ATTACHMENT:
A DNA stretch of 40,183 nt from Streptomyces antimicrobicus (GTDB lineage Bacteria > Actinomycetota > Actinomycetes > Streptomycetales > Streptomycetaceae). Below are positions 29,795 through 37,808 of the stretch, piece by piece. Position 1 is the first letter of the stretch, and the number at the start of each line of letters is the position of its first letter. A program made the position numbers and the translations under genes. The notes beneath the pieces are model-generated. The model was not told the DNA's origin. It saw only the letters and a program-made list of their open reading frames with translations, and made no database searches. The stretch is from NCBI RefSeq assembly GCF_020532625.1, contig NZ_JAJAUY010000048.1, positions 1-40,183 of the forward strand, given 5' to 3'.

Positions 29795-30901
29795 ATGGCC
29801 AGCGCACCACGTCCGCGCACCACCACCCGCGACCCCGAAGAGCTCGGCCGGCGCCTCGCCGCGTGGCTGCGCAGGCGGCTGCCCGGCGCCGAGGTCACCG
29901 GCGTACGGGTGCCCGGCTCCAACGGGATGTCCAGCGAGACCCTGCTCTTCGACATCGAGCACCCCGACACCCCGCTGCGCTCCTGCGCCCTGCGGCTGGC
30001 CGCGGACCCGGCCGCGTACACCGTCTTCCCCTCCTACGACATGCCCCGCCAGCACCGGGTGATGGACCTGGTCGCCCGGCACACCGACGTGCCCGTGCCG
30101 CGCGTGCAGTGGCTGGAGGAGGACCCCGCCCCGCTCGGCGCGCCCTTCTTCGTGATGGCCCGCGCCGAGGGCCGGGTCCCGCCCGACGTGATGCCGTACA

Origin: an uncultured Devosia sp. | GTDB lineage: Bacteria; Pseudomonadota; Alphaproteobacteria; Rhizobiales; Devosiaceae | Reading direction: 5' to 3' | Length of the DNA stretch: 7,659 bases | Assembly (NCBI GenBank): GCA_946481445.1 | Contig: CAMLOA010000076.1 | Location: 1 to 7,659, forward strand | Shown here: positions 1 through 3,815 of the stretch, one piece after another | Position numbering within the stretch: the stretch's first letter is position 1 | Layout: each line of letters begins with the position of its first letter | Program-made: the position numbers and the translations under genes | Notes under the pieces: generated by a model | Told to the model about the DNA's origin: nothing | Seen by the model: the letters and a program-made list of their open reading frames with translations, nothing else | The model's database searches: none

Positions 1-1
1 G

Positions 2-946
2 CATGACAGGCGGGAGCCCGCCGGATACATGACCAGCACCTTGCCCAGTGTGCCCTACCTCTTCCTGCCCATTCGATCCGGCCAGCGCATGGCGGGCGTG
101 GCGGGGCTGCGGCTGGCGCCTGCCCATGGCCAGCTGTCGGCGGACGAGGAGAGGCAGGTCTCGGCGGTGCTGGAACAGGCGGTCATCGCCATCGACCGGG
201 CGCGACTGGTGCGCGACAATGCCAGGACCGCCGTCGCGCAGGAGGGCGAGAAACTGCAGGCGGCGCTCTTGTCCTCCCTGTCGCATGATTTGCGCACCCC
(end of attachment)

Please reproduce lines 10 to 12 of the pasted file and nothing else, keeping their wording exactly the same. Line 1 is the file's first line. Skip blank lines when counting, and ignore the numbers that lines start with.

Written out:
1 G

Positions 2-946
2 CATGACAGGCGGGAGCCCGCCGGATACATGACCAGCACCTTGCCCAGTGTGCCCTACCTCTTCCTGCCCATTCGATCCGGCCAGCGCATGGCGGGCGTG